To be fair, it’s a bad idea to judge a character from such a short clip.

  4. DSR says:

    I was like “meh” because FC2 was awful, boring and dull.
    But then I saw first screenshot on this page…
    Real Far Cry 2… Is that finally… you?
    No… Those are not tears but manly sweat.
    I’ve missed you so much.

    • Commisar says:

      not so fast buddy, I hear that there will be NO MUTANTS in this game, I mean come on, no mutants = no Far Cry

  5. Monchberter says:

    *Mandatory “I enjoyed Far Cry 2” comment.*
    *cue debate*

  6. Corrupt_Tiki says:

    I would honestly prefer it drops me into the jungle, by myself, to run around and shoot bad guys in the face, I don’t want to fucking talk to anyone, I want to talk with my gun.

    But you know, if it did that, it would have to have good mechanics, something I think that is just too far for ubisoft to reach up to nowdays.

    • Monkey says:

      One day we’ll look back at what you’ve written and say ‘the warning signs were there…”

    • Daiv says:

      The problem with talking with your gun is that conversations tend to be short.

  7. Baboonanza says:

    What a pun!

  8. HermitUK says:

    Certainly from other previews I’ve read it sounds like the game opens out significantly. They use early battles like this chopper one, with its scripted starting point (On the cliff) and ending set piece (The chopper crash) to lure players in. Then introduce more freedom as it goes on.

    “The right way to do it is kind of layers of an onion, where you start in a guided experience and then you gradually open it up in chunks… You’re going to have a staged experience where you get used to the mechanics, so that by the time we open the whole thing up and it stays open to the end of the game, you’re ready and you know where to go.”

    Colour me interested in this one, anyway. If it’s the best parts of Far Cry 1 meets the best bits of Far Cry 2, that sounds like a pretty exciting prospect. Increasingly tempted to go back and play Far Cry 2 again. Enjoyed what I played but never really got very far.

  9. Magnetude says:

    Did you see any fire happening at any point? FC2’s fire was brilliant.

    • Christian says:

      That’s very true. I spent quite a while just fooling around with this: set something on fire, lean back and watch it spread. Makes me think of Kieron’s (or someone else’s from RPS) comment on FC2 that you could nearly feel the dry heat of the surrounding dessert while playing.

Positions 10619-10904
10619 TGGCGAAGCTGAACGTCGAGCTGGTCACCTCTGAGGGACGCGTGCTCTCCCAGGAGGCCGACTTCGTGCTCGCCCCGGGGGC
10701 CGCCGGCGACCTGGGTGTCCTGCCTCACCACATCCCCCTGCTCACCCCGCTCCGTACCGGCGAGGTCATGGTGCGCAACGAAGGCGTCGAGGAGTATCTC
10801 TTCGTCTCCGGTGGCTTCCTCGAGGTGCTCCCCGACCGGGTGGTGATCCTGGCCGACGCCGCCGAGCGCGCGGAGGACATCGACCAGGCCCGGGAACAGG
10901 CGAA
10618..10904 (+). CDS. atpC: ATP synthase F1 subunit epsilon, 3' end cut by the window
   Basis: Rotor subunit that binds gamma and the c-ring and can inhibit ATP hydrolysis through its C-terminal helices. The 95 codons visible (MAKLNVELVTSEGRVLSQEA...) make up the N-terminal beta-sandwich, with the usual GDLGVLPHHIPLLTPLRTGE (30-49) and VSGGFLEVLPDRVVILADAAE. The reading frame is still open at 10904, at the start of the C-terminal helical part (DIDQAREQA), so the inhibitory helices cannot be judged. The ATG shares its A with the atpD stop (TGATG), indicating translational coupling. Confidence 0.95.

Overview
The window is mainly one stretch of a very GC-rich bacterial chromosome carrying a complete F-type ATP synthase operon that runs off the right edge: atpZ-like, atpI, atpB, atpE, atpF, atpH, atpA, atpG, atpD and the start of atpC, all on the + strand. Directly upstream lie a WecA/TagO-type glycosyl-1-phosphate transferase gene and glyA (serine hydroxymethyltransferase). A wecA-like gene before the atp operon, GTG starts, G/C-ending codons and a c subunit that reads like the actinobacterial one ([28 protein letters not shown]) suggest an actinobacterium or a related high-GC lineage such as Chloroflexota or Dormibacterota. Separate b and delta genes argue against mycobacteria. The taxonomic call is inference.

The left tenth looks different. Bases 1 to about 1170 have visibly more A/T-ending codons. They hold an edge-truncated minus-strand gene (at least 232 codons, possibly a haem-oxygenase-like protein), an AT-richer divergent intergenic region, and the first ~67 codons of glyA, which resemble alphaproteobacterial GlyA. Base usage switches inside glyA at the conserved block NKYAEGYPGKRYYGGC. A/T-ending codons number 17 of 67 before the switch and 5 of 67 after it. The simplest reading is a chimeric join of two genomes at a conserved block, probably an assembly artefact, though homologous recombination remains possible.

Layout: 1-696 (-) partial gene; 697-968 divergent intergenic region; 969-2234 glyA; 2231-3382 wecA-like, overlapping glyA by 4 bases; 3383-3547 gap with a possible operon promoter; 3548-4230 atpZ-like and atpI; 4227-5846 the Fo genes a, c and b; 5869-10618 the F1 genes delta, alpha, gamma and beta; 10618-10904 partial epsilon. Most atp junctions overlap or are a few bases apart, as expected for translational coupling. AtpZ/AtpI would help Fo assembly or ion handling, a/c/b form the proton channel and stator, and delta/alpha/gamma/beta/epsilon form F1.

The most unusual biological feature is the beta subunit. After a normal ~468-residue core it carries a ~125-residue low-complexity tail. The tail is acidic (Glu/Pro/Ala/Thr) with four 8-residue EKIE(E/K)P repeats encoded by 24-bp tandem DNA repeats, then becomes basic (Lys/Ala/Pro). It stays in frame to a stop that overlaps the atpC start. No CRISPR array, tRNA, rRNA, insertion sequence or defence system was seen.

After thinking about this, I’m surprised to have only fond memories of FC2, which doesn’t happen with a lot of games that don’t leave any impression that lasts.

      So this might just show: fun in a game is what you make of it.

    • Daiv says:

      I played this game in the depths of winter with the heating system in my house completely dead. I was kept from freezing by the simple expedient of multiple hot air blowers trained on my body. So I really did feel the blasting heat of the open landscape on my face as I played the game. It became an integral part of the Far Cry 2 experience for me.

  10. dux says:

    I hope this Brody chap remembered to pack his malaria pills this time.

  11. Pop says:

    I’m liking the look of this one. It’s a shame if they’ve entirely dropped the heart of darkness aspect from Far Cry 2 though. I thought that was a really cool aspect. I’d like to see more games where the player must become an evil monster to complete it.

  12. mbp says:

    I am excited I loved me some Far Cry 1 and I hated Far Cry 2.

    Reasons for hating FC2: Sucky re spawning roadblocks. Awful weapon upgrade and maintenance system with rusty weapons that broke down just when you needed them most. The whole apathetic pointlessness of the scenario.

    Reasons for loving FC1: Brilliant open levels fitting into overarching fantasy storyline, clearly delineated good guys bad guys. Nice Shiny weapons in a drop dead gorgeous Tropical island world.

    • Corrupt_Tiki says:

      Not to mention the Extraordinarily bad gunplay, honestly I get more enjoyement out of gunfights in Halo, it just felt WAY too laboured in FC2, in fact, everything felt that way, it all felt forced, like it didn’t really belong there, I actually recently reinstalled it, yep, quit after killing the same checkpoint thugs for the 3rd time. I think that’s what happened last time actually.

    • skinlo says:

      I enjoy it when I had a blow dart and stealthed around everywhere!

    • Thants says:

      I swear people do nothing but drive back and forth through the checkpoints in an effort to annoy themselves, because I never saw the problem with it.

    • Corrupt_Tiki says:

      A few locations are only accessable by driving through checkpoints, also, it’s and FPS, see – shoot people, this is basically anything/everything in the game.

    • Ross Angus says:

      For me, while the weapon degradation was annoying from a game play perspective, it really brought home the wastefulness of war – automatic weapons discarded on the floor of a dusty hut, after a single fire-fight. This is one of the reasons I found the game depressing, and thoughtful at the same time.

    • Cable says:

      i think the whole pointlessness of the situation was kind of the whole point though wasn’t it?
      It was designed to illustrate the stupidity and overall badness of war

    • Alexnader says:

      After seeing an RPS article where the author praised FC2 I bought it and FC1 for $7 during a steam deal and am currently doing an infamous run on FC2.